- Former Palace chef Lamar Nolden takes over stadium’s kitchen
- Former ski resort chef Tim Hendren to succeed Nolden in 2019; Joe Nader left in November
- Stadium’s top chef oversees food for Lions games, concerts, private events
Former Palace of Auburn Hills executive chef Lamar Nolden (left) is training Tim Hendren to take over as executive chef of Ford Field, home to the Detroit Lions and multiple events throughout the year.
Ford Field has a new executive chef for Detroit Lions games and concerts.
In fact, it has two top chefs.
Former Palace of Auburn Hills executive chef Lamar Nolden, 47, was named to same role at Ford Field role earlier this year by stadium concessionaire Levy Restaurants, but he will handle the job only until another recently executive hired chef is trained to take over. The succession plan is in place because Nolden will subsequently concentrate on his full-time job as the regional executive chef overseeing concessionaire Levy’s contracts in Michigan and its University of Arkansas athletic department account.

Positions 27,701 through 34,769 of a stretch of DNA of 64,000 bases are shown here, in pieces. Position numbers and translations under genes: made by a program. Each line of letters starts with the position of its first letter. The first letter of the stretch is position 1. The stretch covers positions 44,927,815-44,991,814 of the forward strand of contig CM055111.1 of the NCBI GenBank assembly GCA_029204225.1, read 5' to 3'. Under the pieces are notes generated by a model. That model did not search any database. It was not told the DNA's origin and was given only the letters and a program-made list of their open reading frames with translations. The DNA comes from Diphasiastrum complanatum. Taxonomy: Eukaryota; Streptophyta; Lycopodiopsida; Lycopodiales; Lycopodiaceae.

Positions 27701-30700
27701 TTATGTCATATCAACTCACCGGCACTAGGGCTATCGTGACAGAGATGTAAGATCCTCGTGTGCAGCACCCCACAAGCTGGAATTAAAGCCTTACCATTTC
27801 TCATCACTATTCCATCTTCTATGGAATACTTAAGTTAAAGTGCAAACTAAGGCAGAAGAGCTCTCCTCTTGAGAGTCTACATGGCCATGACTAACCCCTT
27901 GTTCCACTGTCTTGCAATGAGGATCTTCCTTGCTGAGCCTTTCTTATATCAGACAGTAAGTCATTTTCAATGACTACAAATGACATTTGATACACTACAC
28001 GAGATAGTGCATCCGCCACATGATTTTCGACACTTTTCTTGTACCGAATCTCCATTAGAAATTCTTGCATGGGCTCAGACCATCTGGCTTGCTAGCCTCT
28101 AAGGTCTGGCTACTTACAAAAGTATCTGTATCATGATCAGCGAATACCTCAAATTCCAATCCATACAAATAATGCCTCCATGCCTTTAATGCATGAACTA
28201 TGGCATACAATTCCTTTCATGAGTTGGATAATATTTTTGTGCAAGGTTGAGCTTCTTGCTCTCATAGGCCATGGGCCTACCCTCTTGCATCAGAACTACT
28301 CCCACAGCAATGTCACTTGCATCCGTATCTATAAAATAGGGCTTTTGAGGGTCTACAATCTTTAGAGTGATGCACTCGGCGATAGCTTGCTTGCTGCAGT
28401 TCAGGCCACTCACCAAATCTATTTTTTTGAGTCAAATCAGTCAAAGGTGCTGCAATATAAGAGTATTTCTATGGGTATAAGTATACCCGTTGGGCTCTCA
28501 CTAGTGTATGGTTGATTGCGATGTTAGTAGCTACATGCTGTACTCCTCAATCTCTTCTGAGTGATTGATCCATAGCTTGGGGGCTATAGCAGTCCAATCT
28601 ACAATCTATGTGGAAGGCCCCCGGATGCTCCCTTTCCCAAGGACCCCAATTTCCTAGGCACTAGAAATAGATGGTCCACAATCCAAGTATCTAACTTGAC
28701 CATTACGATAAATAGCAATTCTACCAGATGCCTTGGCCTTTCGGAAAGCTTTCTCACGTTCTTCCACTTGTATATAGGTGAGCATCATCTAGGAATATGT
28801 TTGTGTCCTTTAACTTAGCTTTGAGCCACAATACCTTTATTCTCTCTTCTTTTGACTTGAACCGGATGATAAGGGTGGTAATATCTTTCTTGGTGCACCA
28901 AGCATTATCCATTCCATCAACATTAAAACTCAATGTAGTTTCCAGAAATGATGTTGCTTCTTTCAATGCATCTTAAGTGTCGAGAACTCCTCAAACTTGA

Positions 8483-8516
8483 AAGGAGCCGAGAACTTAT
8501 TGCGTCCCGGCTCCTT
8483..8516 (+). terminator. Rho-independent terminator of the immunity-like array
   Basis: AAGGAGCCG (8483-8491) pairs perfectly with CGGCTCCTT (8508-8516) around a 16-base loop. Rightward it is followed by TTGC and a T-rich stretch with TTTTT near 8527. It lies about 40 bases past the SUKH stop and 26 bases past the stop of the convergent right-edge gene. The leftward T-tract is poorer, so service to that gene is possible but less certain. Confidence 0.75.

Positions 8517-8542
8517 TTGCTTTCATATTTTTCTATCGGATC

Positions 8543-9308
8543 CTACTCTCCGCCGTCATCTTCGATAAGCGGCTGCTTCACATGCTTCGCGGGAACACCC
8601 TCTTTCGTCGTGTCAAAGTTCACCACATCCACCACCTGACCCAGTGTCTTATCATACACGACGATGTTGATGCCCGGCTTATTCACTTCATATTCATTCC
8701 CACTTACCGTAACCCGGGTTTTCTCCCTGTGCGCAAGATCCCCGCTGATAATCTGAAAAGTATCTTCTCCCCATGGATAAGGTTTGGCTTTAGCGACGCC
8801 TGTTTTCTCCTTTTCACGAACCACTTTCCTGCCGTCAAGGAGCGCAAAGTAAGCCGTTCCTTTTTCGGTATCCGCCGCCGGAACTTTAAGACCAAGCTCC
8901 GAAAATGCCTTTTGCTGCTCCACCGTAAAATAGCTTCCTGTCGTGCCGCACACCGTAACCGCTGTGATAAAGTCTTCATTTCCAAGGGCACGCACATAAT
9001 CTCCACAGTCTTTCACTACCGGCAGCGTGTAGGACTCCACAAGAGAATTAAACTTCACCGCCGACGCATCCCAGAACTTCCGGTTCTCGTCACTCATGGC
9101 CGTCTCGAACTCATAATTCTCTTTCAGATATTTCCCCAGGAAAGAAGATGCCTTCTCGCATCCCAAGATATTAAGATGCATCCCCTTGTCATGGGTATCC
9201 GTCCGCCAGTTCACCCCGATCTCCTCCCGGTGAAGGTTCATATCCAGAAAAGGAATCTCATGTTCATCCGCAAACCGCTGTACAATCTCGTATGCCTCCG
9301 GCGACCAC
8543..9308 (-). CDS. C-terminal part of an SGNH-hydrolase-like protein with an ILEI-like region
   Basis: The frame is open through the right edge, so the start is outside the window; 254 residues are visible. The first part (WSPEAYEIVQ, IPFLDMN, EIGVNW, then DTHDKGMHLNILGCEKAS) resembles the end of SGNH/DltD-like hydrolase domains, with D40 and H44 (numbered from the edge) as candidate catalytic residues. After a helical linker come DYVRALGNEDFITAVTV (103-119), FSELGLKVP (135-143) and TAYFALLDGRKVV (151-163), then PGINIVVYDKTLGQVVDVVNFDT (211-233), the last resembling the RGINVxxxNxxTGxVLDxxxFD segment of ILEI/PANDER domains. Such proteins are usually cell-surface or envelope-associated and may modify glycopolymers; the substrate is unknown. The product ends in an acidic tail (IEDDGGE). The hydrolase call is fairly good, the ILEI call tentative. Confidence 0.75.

At some point after this football season, the Ford Field top chef role will be assumed by Tim Hendren, who was hired earlier this year from an upscale Denver ski resort where he managed several restaurants as executive chef. Nolden will spend this season training Hendren to take over the job that’s as much traffic cop as chef — the stadium has 65 game-day kitchen staff and hundreds of others handling food and drinks for nearly 70,000 fans, players, coaches, staff, and media on game days. Concerts and events can be just as big.
“We know Lions fans expect the best from us, and their partnership ensures we will do just that,” Levy said in a statement. “Tim is an extremely accomplished chef in his own right, so he and Lamar together are really a powerhouse duo that will push our culinary offerings above and beyond.”
Changing of the guard